Is sugar water good for plants? Experts have their say on this gardening hack

Discover whether sugar water will benefit your plants and what it offers to your garden

Wildlife garden with pink tulips, wooden bench
(Image credit: Getty Images / Rosemary Calvert)

When it comes to gardening, there are numerous hacks that are thought to help boost your plants' roots and support healthy growth. So, is sugar water good for plants? And what benefits is it thought to provide?

There are all sorts of garden ideas that use pantry staples as fertilizers, pest repellents and compost ingredients, from using coffee grounds for plants to using tea leaves in the garden. Sugar water is said to provide growth that boosts foliage and flowers by transforming your plants' ability to absorb water and nutrients. But is this true?

We spoke to experts to hear their opinions on this gardening hack, and whether they think sugar water will help your plants or hinder them. 

Is sugar water good for plants?

Flower and plant beds. Borders of lupins, Inula, Campanula and meadowsweet.

(Image credit: Allan Pollok-Morris)

'Sugar water can be a wonderful boost to dying plants but I would not recommend it for every day watering,' says Rachel Crow, garden editor for Homes & Gardens. 'Sugar water can conversely cause damage to plants that are otherwise growing healthily by changing the way their roots absorb moisture and nutrients. Sugar water can prevent plants from getting the right nutrients from the soil and kill the plants instead of helping them.' 

Knowing when to water plants and how to water plants is a lot more beneficial to your plants than watering them with any specific mixture.

'Plants do not metabolize sugar as humans do and the sugars they produce (glucose) have a different make-up to the polysaccharides of our store-bought sugar,' explains Rachel. 'These can block the roots causing a healthy plant to rot and wilt as water cannot be absorbed.'

When might sugar water benefit plants?

Garden with hedges, flower beds and a brown free range chicken.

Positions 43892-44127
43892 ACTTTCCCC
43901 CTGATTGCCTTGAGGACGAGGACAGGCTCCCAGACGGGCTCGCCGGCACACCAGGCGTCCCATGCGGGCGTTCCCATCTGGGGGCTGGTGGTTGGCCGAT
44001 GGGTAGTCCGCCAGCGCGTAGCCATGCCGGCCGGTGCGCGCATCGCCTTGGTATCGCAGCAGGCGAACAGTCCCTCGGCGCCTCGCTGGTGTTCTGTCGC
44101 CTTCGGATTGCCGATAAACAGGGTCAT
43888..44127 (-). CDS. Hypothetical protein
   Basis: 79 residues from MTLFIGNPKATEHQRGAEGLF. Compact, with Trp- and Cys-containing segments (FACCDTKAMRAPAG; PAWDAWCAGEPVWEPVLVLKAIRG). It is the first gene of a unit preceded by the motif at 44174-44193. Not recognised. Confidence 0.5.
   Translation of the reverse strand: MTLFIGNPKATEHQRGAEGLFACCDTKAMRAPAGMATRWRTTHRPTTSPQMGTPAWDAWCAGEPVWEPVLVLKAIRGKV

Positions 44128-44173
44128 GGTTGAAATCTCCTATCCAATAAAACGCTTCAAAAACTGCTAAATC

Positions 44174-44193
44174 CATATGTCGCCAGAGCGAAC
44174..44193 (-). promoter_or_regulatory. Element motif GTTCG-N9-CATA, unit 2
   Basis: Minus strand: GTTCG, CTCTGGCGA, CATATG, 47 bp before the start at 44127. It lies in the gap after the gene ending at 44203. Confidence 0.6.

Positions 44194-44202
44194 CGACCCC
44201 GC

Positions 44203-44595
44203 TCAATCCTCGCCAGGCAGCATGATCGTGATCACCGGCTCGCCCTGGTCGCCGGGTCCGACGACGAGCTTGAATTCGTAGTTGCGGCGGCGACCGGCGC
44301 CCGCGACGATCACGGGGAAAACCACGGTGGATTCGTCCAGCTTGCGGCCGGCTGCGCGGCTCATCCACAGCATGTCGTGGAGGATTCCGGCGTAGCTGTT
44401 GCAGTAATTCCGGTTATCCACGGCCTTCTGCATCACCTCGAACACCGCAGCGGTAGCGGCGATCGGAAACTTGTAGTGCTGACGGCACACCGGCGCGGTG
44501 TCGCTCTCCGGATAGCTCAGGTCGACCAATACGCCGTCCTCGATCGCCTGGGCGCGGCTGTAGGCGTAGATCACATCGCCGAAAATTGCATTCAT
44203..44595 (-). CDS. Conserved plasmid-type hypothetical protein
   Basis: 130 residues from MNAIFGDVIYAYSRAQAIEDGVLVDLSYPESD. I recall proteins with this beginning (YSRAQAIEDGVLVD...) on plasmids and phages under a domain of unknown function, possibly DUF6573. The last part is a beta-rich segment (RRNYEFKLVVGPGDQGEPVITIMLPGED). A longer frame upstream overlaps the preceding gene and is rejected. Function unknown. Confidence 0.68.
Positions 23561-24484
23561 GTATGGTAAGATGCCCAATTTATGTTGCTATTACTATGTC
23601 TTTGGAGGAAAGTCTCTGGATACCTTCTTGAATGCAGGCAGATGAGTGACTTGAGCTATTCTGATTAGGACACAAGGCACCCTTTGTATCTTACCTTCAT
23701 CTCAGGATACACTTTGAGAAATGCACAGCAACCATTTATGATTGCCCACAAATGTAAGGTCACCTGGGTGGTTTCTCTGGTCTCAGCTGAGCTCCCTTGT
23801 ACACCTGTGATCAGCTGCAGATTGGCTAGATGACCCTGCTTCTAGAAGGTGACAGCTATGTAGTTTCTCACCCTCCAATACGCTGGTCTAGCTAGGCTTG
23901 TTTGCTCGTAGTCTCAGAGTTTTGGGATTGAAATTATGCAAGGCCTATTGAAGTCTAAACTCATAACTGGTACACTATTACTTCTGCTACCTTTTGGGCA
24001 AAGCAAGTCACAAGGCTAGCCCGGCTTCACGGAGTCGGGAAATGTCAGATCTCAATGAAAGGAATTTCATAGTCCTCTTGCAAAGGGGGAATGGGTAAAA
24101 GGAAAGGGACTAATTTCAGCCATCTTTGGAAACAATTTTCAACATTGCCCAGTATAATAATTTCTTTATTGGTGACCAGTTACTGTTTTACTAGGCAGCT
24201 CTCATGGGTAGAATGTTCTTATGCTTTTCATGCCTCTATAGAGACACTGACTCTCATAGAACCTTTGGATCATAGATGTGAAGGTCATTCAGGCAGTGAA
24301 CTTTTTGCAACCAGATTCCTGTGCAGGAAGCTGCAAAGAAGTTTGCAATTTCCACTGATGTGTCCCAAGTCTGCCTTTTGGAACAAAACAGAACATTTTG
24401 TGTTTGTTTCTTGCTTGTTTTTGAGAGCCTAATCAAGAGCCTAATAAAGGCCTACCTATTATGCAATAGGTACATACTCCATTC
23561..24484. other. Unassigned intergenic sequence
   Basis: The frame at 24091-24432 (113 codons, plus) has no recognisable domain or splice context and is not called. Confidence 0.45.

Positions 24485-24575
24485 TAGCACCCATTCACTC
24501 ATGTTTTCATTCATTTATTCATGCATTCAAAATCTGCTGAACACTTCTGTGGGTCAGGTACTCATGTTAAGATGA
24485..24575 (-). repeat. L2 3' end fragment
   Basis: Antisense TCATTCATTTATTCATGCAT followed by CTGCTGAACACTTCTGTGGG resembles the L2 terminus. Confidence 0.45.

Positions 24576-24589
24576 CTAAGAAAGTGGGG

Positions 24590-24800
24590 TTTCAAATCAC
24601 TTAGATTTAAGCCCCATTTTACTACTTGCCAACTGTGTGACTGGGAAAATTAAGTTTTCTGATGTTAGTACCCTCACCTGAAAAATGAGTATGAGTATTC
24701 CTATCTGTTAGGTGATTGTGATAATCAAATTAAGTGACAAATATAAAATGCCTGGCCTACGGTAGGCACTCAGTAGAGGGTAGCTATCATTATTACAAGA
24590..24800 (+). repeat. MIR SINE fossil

Sugar, in diluted form, can help dying plants in the short term by providing a small boost to the plant's naturally occurring sugars. Adding sugar can also help to encourage microbial activity in the soil to support a dying plant quickly. 

'Sugar water may also provide a benefit for blooms from your cut flower garden,' suggests Rachel. 'If you have learned how to take plant cuttings then adding sugar water to your stems can help to keep flowers fresh in a vase for longer.' 

When adding sugar water to wilting flowers, combine one tablespoon of sugar with one quart of water and water a little and often. 'Do not add water to wilting flowers suffering from transplant stress,' warns Rachel. 'Plants can often look downtrodden after being transplanted due to the shock of the move however sugar water will only exacerbate the problem. These plants will likely revive themselves on their own with the help of specialized plant food or fertilizer.'

What to use instead of sugar water?

Castle Park Physic Garden, Bristol. Summer in a sensory garden.

(Image credit: Mark Bolton)

While there are many home methods of fertilizing plants such as using banana peels as fertilizer or using vegetable peels as fertilizer, standard plant food is one of the best options for garden plants, says Rachel. 'Instead of using sugar water, use commercial plant food such as MicacleGro available on Amazon or food from garden centers.'

Fertilizers that are high in nitrogen are the most advantageous for plants both inside and outside and are often very affordable making them the ideal purchase for avid and beginner gardeners alike. 

What liquid makes plants grow faster?

While there are plenty of hacks to help your plants grow faster, rainwater still carries more benefits for your plants than any other water. Rainwater contains nutrients that your plants require to grow strong, stable roots so collecting rainwater is also beneficial for watering indoor plants as well as out. 

Chiana Dickson
Content Editor

Chiana has been at Homes & Gardens for two years, having started her journey in interior journalism as part of the graduate program. She spends most of her time producing content for the Solved section of the website, helping readers get the most out of their homes through clever decluttering, cleaning, and tidying tips – many of which she tests and reviews herself in her home in Lancaster to ensure they will consistently deliver for her readers and dabbles in the latest design trends. She also has a first-class degree in Literature from Lancaster University.